The budget Quebec Finance Minister Nicolas Marceau tables Thursday will head straight for the shredder if a provincial election is called next month, as expected. But one of the document's dominant themes will live on through the campaign: the return of the fiscal imbalance.
A decade ago, the so-called déséquilibre fiscal became the hobby horse of former Liberal premier Jean Charest and his finance minister, Yves Séguin, who argued that Ottawa's chronic budget surpluses were the result of a structural imbalance that starved the provinces of critically needed cash.
The cleanest fix would have been for Ottawa to cut its tax rates, creating room for the provinces to raise theirs. But for Quebec, this wouldn't do, since its citizens already faced the highest tax burden in Canada. So, the "solution" involved sharing federal surpluses (raised mostly in richer provinces) with have-not provinces.
As a new Prime Minister keen to court Quebec, Stephen Harper took the bait. Not only did his government substantially increase cash transfers for health care, it adopted a new equalization formula that produced an immediate windfall for Quebec – money that a politically weakened Mr. Charest returned to voters in the form of a tax cut on the eve of an election.
We didn't hear much about the fiscal imbalance for a while. When the recession hit and Ottawa began running record deficits, it became harder to argue that fiscal federalism was skewed against Quebec. But with last week's federal budget heralding surpluses as far as the eye can see, Mr. Marceau dropped the gauntlet: "Everything is in place for a return of the fiscal imbalance."
It's true that if Ottawa's future finances look rosy, Quebec's look terrible. Two recent independent studies – one led by economists at Sherbrooke University, the other by a group at HEC Montréal – depict a province headed for a fiscal wall and a lower standard of living unless there are major structural reforms.
Even former Parti Québécois premier Jacques Parizeau, who has spent most of his 83 years defending his province's more interventionist economic model, this month declared himself "worried about Quebec's economic future for the first time in 30 years."
He won't soon be feeling lighter. There is no sign that Premier Pauline Marois, whom polls show poised to win a majority, is willing to tackle the tough stuff.
The PQ governs like the Liberals, putting patches on the gaping wounds but perpetuating the policies that are slowly killing the patient. But no quick fix is in sight. Mr. Harper's government, which felt burned by Mr. Charest, won't play the fiscal imbalance game again. Beginning in 2017, federal cash transfers for health care, which have been growing at 6 per cent annually, will increase at half that rate. The squeeze on Quebec's finances will tighten dramatically.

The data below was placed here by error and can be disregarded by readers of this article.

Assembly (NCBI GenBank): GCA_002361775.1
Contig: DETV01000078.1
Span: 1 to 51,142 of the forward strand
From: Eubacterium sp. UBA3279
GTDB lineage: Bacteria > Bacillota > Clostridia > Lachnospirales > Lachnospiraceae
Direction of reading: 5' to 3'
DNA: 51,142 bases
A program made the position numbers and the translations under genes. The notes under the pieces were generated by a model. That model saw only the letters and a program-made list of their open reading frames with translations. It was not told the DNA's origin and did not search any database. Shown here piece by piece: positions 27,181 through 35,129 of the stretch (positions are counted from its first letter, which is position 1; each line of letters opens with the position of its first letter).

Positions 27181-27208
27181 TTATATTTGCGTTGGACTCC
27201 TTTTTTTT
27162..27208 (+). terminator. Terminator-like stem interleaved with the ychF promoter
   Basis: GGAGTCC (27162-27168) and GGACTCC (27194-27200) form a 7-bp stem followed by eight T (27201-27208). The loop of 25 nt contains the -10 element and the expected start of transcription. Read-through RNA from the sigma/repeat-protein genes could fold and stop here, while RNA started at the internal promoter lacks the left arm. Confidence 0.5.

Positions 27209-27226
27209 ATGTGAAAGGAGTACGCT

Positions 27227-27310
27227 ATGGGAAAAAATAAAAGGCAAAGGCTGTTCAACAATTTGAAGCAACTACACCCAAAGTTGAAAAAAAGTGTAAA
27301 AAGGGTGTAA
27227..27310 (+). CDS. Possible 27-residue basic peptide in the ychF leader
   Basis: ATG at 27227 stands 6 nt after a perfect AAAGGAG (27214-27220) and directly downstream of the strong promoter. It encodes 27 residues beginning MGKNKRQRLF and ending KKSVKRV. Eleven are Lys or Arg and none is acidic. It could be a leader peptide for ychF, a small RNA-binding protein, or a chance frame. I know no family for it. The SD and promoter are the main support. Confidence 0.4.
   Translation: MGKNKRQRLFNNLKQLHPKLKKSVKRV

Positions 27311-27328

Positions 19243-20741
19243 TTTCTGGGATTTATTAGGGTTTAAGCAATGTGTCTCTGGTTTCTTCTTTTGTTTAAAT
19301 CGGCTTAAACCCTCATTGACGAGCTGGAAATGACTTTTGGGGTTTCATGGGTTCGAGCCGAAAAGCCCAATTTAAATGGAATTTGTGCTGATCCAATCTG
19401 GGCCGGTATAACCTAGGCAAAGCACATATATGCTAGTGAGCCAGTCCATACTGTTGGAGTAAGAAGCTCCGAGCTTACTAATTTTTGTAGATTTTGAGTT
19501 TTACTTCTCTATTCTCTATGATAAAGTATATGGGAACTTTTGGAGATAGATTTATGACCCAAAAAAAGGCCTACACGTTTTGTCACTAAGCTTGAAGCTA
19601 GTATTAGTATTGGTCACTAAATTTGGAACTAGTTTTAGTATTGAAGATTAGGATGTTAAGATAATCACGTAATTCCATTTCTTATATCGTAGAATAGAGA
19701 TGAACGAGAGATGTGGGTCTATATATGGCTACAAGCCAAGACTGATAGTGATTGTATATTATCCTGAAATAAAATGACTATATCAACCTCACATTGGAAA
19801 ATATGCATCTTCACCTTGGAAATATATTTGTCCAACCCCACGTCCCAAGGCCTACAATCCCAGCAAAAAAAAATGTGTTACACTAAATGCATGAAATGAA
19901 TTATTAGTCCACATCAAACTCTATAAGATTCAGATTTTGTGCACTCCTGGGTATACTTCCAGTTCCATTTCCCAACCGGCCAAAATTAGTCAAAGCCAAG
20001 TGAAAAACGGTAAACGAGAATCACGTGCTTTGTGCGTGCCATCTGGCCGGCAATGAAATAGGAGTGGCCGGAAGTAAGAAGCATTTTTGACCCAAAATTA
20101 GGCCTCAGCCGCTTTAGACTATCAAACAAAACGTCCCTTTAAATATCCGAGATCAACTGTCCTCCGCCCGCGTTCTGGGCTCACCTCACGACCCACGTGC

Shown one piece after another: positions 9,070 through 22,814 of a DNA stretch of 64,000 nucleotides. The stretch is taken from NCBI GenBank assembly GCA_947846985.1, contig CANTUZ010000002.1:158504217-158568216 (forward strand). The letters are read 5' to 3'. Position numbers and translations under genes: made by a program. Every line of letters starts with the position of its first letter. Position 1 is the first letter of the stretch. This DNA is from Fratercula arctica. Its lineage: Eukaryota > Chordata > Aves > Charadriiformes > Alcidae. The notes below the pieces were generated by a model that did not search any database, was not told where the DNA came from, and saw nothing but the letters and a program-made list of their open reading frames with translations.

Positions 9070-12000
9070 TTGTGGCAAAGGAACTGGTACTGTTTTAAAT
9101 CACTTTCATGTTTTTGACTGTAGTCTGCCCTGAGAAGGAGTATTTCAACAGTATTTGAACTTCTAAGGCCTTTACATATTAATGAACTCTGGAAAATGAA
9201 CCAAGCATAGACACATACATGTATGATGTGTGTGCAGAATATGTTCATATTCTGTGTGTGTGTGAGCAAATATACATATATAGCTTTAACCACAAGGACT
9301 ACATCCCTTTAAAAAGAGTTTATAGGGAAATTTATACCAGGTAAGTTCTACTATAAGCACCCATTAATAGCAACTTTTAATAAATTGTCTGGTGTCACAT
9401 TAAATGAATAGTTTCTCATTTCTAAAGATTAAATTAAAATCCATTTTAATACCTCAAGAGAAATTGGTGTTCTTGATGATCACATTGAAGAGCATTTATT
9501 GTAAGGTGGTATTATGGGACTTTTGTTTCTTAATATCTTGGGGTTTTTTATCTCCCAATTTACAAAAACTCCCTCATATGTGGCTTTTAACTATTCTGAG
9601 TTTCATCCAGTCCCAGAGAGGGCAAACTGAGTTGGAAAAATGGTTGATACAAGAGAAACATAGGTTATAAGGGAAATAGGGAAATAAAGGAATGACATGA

Mr. Marceau got some relief in December, when Ottawa quietly confirmed in the Canada Gazette that a much-anticipated renegotiation of the equalization formula won't be happening after all. The current equalization accord expires next month, and there had been plenty of calls from Western Canada and Ontario for a new formula to reflect new economic realities. Instead, Ottawa renewed the current formula until 2019.
This helps Quebec in the short term. Since its economy has been performing relatively less well than even plodding Ontario (a trend that is forecast to continue), Quebec will get 18.5 per cent more in equalization cash this year than last. Its $9.3-billion compares to $2-billion for Ontario, which will experience a 37-per-cent drop in one year. Total federal transfers to Quebec will reach $19.6-billion, the most of any province, although PQ minister Jean-François Lisée still complains that Quebec gets less per capita than Prince Edward Island.
Ontario Finance Minister Charles Sousa won't get far protesting that his province is being "ripped off." But blaming Ottawa is Politics 101 in Quebec.
Beyond the histrionics, the facts are clear. In 2012, Ottawa raised $44.5-billion in taxes in Quebec, but spent almost $61-billion there, according to official provincial accounts.
It's not a one-way street in Quebec's favour; interprovincial transfers are critical to the smooth functioning of the Canadian economic union and Quebec buys almost $70-billion in goods and services from other provinces.
But Mr. Marceau's revived fiscal imbalance talk isn't just aimed at winning votes in the coming election. Without more help from Ottawa, hard choices loom for Quebec.